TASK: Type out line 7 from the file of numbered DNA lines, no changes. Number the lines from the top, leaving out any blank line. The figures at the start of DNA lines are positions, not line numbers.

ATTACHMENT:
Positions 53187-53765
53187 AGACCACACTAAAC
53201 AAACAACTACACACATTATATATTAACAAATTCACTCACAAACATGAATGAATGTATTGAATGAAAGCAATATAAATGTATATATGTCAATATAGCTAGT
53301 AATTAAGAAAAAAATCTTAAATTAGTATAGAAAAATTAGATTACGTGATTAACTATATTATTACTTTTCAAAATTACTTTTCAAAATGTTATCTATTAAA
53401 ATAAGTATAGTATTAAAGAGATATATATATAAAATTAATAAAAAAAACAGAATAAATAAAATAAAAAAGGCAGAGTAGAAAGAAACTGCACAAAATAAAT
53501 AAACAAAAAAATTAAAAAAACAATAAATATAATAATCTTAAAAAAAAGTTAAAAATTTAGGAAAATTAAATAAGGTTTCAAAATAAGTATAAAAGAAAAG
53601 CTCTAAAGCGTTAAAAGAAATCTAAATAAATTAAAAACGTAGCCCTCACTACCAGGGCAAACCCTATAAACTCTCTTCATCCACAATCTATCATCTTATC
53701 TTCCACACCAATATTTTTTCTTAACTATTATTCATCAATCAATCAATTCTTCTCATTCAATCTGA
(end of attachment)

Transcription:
53601 CTCTAAAGCGTTAAAAGAAATCTAAATAAATTAAAAACGTAGCCCTCACTACCAGGGCAAACCCTATAAACTCTCTTCATCCACAATCTATCATCTTATC